Thomas Jefferson Papers

To Thomas Jefferson from Andrew Ellicott, 20 October 1806

Lancaster October 20th. 1806.

Dear sir

I forwarded to you some time ago an account of the solar eclipse of the 16th. of June last:—I wish to know if you have received it.—

From the returns of our late election, the Snyder party, as it is called, has evidently gained ground, and in my opinion, entre nous, very justly.—In saying this, I mean to confine myself to the political intolerance manifested by the successful party after the reelection of Governor Mc.Kean last year; and against which, I bore my decided testimony as has been noticed in several of our public papers.—On this ground I was opposed by every officer of our state government.—In our last election in this county, I took no part, because the ticket was in reality a federal one:—here again I stood alone, so far as relates to the officers of our state administration.—For this misconduct I am told that I am to be placed on the list of jacobins!, and presume the intolerance will not end there.—The more I see of intolerance, the more I am in love with Voltaire that patriarch of the freedom of opinion:—if I had his bust, it should be placed on the top of a case containing his works alone if it was only for the following lines.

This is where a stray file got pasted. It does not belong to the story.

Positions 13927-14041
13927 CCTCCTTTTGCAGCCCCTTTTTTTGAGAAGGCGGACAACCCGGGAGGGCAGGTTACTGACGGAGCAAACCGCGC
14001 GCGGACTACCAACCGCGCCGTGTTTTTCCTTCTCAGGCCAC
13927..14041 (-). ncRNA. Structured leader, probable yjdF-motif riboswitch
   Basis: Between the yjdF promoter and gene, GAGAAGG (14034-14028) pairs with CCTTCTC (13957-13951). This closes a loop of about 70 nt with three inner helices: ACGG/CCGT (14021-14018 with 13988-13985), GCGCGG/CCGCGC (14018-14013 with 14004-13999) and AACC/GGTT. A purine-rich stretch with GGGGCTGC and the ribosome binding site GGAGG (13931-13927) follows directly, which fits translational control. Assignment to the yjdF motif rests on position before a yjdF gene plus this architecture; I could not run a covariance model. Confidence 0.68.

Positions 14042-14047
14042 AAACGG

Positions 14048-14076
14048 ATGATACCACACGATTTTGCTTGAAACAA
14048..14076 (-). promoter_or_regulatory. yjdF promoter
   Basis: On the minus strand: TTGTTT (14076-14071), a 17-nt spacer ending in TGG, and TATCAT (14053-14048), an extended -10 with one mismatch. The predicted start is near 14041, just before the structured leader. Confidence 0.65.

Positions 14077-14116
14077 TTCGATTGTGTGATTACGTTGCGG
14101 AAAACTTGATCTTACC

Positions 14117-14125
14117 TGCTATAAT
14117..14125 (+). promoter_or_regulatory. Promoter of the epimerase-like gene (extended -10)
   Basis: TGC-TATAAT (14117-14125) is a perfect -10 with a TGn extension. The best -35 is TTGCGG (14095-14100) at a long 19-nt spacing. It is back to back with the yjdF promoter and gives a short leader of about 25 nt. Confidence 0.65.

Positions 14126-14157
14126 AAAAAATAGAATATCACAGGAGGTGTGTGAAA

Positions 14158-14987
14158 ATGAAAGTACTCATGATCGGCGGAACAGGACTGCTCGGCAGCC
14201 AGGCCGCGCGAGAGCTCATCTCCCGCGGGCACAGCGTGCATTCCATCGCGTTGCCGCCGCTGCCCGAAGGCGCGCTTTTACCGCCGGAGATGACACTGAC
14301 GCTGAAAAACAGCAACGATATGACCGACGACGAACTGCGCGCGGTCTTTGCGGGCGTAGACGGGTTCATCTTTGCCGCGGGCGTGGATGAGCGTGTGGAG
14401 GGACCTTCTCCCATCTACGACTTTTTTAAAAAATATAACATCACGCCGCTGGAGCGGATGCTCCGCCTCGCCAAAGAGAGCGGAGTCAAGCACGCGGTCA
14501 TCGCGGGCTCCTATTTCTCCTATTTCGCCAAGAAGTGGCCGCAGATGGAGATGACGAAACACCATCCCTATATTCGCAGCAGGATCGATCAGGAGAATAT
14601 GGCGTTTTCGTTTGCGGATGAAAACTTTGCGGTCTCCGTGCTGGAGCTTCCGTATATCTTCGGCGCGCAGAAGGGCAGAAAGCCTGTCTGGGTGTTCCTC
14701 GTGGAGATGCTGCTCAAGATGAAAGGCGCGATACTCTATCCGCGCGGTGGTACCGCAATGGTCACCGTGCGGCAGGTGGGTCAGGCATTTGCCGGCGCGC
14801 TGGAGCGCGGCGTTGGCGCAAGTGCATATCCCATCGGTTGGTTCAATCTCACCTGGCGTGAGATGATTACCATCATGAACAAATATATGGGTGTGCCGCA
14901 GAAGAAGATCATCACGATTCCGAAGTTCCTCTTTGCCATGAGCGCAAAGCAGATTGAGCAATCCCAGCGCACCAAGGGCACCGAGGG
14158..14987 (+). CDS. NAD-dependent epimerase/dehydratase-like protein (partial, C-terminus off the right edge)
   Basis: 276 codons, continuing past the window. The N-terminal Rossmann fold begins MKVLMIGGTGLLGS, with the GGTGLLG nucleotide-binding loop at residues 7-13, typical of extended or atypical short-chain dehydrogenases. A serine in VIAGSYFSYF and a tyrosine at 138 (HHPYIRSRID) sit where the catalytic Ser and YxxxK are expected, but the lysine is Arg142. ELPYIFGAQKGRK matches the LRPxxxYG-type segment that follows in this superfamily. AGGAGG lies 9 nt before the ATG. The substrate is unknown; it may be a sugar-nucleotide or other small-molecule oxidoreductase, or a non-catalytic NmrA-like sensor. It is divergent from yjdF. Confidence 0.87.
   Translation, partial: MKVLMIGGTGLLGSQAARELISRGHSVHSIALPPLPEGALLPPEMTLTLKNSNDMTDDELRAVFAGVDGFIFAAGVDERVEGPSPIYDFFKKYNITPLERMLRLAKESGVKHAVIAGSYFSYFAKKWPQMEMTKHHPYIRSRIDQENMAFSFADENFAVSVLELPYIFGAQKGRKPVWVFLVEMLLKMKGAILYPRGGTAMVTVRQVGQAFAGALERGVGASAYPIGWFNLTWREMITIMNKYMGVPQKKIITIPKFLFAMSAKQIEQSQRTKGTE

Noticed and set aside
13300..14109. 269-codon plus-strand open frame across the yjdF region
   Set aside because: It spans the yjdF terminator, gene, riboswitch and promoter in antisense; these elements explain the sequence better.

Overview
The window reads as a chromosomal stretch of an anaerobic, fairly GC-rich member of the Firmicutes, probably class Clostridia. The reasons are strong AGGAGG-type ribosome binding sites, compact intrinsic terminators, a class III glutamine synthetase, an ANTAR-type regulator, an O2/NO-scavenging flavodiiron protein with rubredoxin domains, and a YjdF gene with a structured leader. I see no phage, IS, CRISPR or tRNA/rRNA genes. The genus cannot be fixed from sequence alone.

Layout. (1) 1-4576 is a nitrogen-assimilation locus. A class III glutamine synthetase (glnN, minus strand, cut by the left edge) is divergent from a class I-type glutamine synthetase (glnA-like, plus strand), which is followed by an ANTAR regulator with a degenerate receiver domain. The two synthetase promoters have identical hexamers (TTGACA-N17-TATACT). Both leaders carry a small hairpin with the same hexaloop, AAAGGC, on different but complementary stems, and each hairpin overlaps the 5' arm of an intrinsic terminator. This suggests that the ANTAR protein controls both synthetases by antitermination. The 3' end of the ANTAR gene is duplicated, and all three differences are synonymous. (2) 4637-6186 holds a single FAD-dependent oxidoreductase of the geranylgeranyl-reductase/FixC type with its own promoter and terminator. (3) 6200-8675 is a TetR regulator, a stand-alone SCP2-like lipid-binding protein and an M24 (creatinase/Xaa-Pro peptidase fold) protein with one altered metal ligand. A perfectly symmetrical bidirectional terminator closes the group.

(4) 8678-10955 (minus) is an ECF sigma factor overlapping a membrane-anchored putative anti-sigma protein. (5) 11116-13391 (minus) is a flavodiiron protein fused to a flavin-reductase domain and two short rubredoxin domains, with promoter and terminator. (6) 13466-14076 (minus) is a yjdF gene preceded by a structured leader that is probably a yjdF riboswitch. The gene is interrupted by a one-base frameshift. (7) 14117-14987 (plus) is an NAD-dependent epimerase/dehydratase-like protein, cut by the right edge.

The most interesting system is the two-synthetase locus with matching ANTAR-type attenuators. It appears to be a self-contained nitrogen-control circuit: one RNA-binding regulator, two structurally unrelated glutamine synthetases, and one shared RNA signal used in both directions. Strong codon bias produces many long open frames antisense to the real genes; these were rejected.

“Voici la substance de tous les discours que tiennent les intolerans.

“Quoi! monstre qui seras brûle à tout jamais dans l’autre mond, & que je ferai-brûler dans celui-ci dès que je le porrai, tu as l’insolence de lire de-Thou & Bayle qui sunt mis à l’index à Rome? Quand je te prêchais de la part de Dieu que Samson avait tué mille Philistins avec une mâchoire d’ane, ta tête plus dure que l’arsenal dont Samson avait tiré ses armes, m’a fait-connaître par un légér movement de gauche á droit que tu n’en croyais rien.—Et quand je disais que le diable Asmodée, qui tordit le coû par jalousie aux sept maris de Sarai chez les Mèdes était enchaîne dans la haut Egypt, j’ai vu une petite contraction de tes livres, nommèe en latin cachinnus, me signifier que dans le fond de l’ame l’histoire d’Asmodée t’était en dérision.”—

Dictionaire Philosophique Vol. 6.

I expected that we should long before this have had the pleasure of seeing you in this place.—Would it not be proper for you to take a tour to the eastward before the meeting of Congress, or immediately after the adjournment?—

I feel myself very much interested in the success of Captn. Lewis: are there no accounts from him?—I do not mean by these interrogatories to draw an immediate answer,—your more important business is entitled to, and ought to have the preference.—

I am with great esteem your sincere friend, and hbe. servt,

Andw. Ellicott

DLC: Papers of Thomas Jefferson.

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